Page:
So while your disk drive might crash without warning at any time, they did find that there are four SMART parameters where errors are strongly correlated with drive failure:
- scan errors
- reallocation count
- offline reallocation
- probational count
For example, after the first scan error, they found a drive was 39 times more likely to fail in the next 60 days than normal drives. The other three correlations are less striking, but still significant.
The bottom line: SMART can warn you about some problems, but miss others, so you can’t rely on it. So don’t. Back up regularly, and if you do get one of these errors, get a new drive.
Over work = early death?
A teenager might want you to believe that, but the Googlers found little correlation between disk workload and failure rates. Since most of us, including enterprise IT folks, have no idea how much “work” our drives do, utilization is a slippery concept. The authors defined it in terms of weekly average of read/write bandwidth per drive and adjusted for the fact that newer drives have more bandwidth than older drives.
After the first year, the AFR of high utilization drives is at most moderately higher than that of low utilization drives. The three-year group in fact appears to have the opposite of the expected behavior, with low utilization drives having slightly higher failure rates than high ulization ones.
As the graph shows, infant mortality is much higher among high utilization drives. So shake that new drive out while it is still under warranty. And don’t worry about doing those daily backups to disk and other I/O intensive work.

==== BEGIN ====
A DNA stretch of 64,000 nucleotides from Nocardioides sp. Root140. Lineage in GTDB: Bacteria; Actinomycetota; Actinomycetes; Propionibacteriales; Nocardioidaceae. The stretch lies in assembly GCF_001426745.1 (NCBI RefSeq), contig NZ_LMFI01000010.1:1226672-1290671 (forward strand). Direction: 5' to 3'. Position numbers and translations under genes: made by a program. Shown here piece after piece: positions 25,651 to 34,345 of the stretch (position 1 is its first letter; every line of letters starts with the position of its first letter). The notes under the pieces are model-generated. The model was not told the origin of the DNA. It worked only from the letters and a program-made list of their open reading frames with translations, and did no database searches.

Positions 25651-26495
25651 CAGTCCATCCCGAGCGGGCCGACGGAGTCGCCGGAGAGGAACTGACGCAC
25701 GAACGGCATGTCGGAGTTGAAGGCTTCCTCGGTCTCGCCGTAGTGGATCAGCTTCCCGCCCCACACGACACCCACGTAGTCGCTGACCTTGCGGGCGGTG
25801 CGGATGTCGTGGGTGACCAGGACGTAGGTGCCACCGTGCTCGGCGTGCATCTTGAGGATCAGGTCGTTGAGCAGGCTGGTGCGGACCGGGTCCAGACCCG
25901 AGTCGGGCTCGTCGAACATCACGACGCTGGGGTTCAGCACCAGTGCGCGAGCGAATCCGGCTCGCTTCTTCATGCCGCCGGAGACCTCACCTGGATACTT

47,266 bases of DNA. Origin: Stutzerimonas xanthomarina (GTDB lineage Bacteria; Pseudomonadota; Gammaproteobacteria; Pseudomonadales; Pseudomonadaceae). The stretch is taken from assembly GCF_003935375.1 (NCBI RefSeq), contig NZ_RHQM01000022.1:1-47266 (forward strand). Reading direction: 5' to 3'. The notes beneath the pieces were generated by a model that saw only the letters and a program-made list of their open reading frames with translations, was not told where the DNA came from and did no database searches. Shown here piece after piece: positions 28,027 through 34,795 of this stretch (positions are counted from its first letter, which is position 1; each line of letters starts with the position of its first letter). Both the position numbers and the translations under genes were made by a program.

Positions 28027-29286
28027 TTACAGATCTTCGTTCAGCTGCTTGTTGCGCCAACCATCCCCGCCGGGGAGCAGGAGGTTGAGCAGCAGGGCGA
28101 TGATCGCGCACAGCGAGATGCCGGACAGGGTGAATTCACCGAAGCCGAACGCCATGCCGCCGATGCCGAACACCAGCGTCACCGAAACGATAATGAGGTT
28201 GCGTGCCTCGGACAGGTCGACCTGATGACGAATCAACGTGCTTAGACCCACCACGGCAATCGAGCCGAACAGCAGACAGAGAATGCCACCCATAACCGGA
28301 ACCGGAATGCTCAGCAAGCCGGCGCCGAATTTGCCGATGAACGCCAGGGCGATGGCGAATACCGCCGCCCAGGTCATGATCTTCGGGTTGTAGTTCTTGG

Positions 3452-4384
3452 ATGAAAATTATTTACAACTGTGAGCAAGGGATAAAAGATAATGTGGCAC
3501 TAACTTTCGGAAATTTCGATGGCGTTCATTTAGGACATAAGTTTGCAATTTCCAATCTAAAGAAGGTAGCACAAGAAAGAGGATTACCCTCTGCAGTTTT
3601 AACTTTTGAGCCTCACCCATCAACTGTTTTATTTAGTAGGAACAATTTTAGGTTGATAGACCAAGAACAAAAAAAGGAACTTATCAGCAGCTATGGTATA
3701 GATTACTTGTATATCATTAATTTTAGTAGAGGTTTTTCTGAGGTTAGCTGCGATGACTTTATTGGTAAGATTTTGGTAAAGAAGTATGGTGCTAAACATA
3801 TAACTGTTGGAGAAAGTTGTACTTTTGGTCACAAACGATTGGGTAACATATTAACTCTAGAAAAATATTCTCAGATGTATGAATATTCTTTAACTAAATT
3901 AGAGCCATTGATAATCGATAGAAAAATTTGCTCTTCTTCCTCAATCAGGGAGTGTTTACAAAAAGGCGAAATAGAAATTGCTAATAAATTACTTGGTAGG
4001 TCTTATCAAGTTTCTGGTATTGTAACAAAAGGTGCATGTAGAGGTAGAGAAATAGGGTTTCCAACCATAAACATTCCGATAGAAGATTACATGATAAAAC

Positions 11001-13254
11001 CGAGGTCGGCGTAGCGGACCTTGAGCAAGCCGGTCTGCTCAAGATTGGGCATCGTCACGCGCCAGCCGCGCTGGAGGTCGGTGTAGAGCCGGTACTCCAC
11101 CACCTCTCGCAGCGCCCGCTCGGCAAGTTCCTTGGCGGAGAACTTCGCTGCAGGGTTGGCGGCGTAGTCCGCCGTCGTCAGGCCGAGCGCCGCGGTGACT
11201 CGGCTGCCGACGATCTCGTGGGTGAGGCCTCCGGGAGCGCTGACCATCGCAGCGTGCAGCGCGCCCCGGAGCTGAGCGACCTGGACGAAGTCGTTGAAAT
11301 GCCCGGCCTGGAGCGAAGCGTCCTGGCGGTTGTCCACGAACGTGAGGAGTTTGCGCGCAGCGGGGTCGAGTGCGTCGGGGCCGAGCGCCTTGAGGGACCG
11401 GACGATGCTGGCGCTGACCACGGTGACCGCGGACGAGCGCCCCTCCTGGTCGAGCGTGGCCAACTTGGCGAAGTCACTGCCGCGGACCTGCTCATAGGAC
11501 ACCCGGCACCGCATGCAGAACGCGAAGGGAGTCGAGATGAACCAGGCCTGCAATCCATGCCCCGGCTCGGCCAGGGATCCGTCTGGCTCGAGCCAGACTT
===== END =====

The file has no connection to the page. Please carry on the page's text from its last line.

Age and drive failure
This is the most irritating part of the paper, because the team admits they have the goods on who makes good drives and who doesn’t, but clam up due to ” . . . the proprietary nature of these data.” Hey, Larry, Sergey, isn’t Google’s mission to “. . . organize the world’s information and make it universally accessible and useful”? How about right here?
Google buys large quantities of a certain drive model, but only for a few months, until the next good deal comes along. As they say:
Consequently, these data are not directly useful in understanding the effects of disk age on failure rates (the exception being the first three data points, which are dominated by a relatively stable mix of disk drive models). The graph is nevertheless a good way to provide a baseline characterization of failures across our population.
The AFRs are neither as smooth nor as low as vendor MTBF numbers would have you believe.
Sudden heat death?
One of the most intriguing findings is the relationship between drive temperature and drive mortality. The Google team took temperature readings from SMART records every few minutes for the nine-month period. As the figure here shows, failure rates do not increase when the average temperature increases. At very high temperatures there is a negative effect, but even that is slight. Here’s the graph from the paper:
Drive age has an effect, but again, only at very high temperatures. Here’s that graph:
The Googlers conclude: